How do brands talk to crisis-hit consumers in Greece?

Opinionated, sceptical, angry, impoverished – consumers in crisis-hit Greece are one of the toughest crowds in the world. How are companies and agencies changing the way they talk to them?

Given the economic and political turmoil Greece has been through in recent years, it is not surprising that the touchpaper of public outrage is never far from being lit.

A recent example of this was a successful social media charity campaign by the National Bank of Greece, run alongside the Athens Marathon, in which it offered to donate 50 euro cents to a children’s hospital for every post using the ‪#irunmarathon hashtag. However glory soon turned to disaster, when it turned out the bank had capped the amount it would donate at €5,000, irrespective of how many times the hashtag was used. Amazingly, a Greek bank had made itself even more unpopular.

“What happened then was mayhem,” explains Vassiliki Kotzia, events organiser and contributor to Marketing Week in Greece. “Everyone got a chance to attack the bank: ‘they’ve taken our money’. It was a very clear example of how social media can explode in your hands rather than doing good for you.”

Social media is very popular in Greece, with an estimated 4.7 million Facebook users out of a population of 11 million, 700,000 Twitter users and 300,000 people on Instagram, according to Kotzia. Brands therefore have a great opportunity to reach a large audience using social media to promote their own content. But as the National Bank of Greece learned, it is a medium that must be handled with care.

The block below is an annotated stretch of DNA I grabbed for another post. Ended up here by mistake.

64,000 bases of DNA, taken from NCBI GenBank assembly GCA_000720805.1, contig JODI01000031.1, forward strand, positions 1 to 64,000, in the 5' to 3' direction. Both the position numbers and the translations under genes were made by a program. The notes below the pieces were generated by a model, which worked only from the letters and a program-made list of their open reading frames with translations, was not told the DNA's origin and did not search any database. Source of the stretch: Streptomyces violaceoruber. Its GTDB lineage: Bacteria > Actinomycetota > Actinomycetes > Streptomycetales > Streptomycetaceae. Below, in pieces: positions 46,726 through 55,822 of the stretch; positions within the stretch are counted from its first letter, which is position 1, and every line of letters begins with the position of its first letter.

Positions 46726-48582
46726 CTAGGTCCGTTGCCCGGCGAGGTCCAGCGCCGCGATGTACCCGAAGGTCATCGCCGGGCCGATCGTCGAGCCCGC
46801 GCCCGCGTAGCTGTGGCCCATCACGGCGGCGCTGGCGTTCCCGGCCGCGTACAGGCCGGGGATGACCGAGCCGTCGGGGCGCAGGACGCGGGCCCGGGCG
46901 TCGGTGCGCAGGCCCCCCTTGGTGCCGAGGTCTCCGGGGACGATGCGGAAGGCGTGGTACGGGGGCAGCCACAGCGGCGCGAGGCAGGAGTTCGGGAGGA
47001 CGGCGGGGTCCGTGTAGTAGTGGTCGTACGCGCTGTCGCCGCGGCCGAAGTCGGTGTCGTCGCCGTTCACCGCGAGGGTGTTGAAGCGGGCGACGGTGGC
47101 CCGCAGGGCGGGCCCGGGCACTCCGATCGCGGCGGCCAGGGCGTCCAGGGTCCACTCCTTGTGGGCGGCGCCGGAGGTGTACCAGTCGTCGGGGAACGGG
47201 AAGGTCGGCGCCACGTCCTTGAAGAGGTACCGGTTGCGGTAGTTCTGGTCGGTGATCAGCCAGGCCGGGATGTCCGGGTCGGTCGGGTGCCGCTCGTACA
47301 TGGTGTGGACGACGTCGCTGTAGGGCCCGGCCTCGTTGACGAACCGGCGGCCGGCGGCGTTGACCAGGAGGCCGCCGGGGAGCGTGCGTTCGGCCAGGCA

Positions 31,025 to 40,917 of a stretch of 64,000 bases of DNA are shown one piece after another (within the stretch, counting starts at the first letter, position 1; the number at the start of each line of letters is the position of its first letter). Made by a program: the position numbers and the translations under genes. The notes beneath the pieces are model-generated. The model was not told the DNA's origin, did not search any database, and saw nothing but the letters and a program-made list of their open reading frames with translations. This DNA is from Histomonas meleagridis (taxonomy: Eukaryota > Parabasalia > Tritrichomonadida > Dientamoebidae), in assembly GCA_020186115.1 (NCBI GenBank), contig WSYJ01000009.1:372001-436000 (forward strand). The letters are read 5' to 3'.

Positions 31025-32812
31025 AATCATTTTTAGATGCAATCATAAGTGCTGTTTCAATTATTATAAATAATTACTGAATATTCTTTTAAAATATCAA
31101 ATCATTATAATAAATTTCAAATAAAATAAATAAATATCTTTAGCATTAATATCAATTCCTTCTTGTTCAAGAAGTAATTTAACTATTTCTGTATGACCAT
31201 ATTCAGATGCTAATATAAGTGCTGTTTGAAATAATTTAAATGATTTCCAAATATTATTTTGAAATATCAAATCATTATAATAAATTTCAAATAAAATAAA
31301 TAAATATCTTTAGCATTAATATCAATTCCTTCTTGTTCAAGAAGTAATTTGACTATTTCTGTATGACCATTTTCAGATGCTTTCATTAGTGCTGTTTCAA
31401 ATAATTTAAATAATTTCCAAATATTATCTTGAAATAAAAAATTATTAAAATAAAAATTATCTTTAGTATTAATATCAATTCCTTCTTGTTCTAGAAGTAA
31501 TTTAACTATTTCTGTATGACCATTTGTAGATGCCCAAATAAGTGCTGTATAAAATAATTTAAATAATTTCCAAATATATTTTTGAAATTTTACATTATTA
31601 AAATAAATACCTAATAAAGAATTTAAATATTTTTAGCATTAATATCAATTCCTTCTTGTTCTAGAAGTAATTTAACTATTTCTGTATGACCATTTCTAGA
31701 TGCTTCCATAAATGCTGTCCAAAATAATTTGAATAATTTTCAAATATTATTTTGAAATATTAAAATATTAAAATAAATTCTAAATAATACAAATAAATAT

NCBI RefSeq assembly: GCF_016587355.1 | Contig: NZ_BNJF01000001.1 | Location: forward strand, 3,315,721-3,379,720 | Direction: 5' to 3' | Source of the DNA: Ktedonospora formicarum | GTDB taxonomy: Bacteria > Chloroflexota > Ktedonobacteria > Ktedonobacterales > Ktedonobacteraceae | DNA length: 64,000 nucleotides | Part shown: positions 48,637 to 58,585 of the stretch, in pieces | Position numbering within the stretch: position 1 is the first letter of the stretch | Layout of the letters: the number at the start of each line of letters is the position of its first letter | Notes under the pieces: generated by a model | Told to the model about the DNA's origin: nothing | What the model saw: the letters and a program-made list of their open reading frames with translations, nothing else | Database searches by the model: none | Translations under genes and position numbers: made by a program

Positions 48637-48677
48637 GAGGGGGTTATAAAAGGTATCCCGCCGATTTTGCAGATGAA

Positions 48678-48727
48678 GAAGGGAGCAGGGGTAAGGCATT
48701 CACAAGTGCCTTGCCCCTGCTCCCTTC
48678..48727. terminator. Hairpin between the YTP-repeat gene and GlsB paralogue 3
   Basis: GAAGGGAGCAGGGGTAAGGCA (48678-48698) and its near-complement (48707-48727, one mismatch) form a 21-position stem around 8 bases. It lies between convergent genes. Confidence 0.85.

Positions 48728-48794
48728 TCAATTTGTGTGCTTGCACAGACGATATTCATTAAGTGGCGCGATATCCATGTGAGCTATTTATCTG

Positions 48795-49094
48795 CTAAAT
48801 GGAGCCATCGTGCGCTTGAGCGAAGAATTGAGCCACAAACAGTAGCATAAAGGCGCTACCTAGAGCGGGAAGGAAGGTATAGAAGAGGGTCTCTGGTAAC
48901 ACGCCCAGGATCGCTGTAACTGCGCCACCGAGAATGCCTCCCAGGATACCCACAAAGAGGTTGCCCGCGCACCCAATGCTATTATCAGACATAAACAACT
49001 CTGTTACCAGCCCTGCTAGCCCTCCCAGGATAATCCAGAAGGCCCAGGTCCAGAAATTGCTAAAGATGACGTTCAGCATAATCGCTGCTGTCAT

“People love social media but Greeks are very judgemental,” says Kotzia. “They’re really ruthless when it comes to criticising.”

Addressing a public in this frame of mind, dealing with drastic wage cuts and high unemployment, means trying to promote products without mentioning money. The result has been many brands playing it safe, retreating from social media and avoiding risks in their marketing and advertising.

“Agencies don’t want to lose clients and clients are nervous of taking a step which won’t be approved of, either by the public or by their management,” says Kotzia.

However content marketing is a cost-effective way for a brand to tell its story, far cheaper than TV advertising spots, and some companies are taking the plunge, accepting they will never make everyone on social media happy. Agencies such as 4 Wise Monkeys (profiled here [LINK]) and The Newtons Laboratory are running campaigns which let brands showcase their content online, offline at events and in traditional print and broadcast media.

“If you’re daring enough then there is room for achievement,” says Kotzia. She points out that while many Greeks can no longer afford a weekly portion of meat, the iPhone 6 sold out in the country.

“There are two ways companies can deal with this environment: one is to say ‘what the hell’ and get on with it, to trust creativity; the other is to be as safe as possible,” she says. “At the moment, most companies in Greece have chosen the second option.”

However visible content marketing successes from the brave minority may help to turn this around.

 

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